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Use of cyclic peptides to induce crystallization: case study with prolyl hydroxylase domain 2

DOI: 10.1038/s41598-020-76307-8 DOI Help

Authors: Rasheduzzaman Chowdhury (University of Oxford) , Martine I. Abboud (University of Oxford) , Tom E. Mcallister (University of Oxford; Newcastle University) , Biswadip Banerji (University of Oxford) , Bhaskar Bhushan (University of Oxford) , John L. Sorensen (University of Oxford) , Akane Kawamura (University of Oxford; Newcastle University) , Christopher J. Schofield (University of Oxford)
Co-authored by industrial partner: No

Type: Journal Paper
Journal: Scientific Reports , VOL 10

State: Published (Approved)
Published: December 2020
Diamond Proposal Number(s): 12346

Open Access Open Access

Abstract: Crystallization is the bottleneck in macromolecular crystallography; even when a protein crystallises, crystal packing often influences ligand-binding and protein–protein interaction interfaces, which are the key points of interest for functional and drug discovery studies. The human hypoxia-inducible factor prolyl hydroxylase 2 (PHD2) readily crystallises as a homotrimer, but with a sterically blocked active site. We explored strategies aimed at altering PHD2 crystal packing by protein modification and molecules that bind at its active site and elsewhere. Following the observation that, despite weak inhibition/binding in solution, succinamic acid derivatives readily enable PHD2 crystallization, we explored methods to induce crystallization without active site binding. Cyclic peptides obtained via mRNA display bind PHD2 tightly away from the active site. They efficiently enable PHD2 crystallization in different forms, both with/without substrates, apparently by promoting oligomerization involving binding to the C-terminal region. Although our work involves a specific case study, together with those of others, the results suggest that mRNA display-derived cyclic peptides may be useful in challenging protein crystallization cases.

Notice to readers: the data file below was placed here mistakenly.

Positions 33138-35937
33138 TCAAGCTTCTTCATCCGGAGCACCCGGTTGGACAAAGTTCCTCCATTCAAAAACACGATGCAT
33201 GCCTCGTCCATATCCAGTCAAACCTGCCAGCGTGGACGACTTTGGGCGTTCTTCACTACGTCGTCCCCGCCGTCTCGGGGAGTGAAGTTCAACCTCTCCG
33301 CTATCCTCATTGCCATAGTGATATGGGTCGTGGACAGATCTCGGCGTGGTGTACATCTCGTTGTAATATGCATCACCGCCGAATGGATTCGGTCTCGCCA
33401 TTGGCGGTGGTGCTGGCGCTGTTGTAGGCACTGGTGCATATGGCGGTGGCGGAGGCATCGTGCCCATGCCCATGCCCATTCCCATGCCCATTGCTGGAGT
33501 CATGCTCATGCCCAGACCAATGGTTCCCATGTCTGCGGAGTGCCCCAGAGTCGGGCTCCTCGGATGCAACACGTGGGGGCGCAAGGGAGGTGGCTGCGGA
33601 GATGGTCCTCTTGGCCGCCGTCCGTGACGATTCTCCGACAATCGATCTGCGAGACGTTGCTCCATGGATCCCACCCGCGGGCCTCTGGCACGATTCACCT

Journal Keywords: Chemical biology; NMR spectroscopy; Oxidoreductases; Peptides; X-ray crystallography

Subject Areas: Chemistry, Biology and Bio-materials

Instruments: I02-Macromolecular Crystallography

Other Facilities: ESRF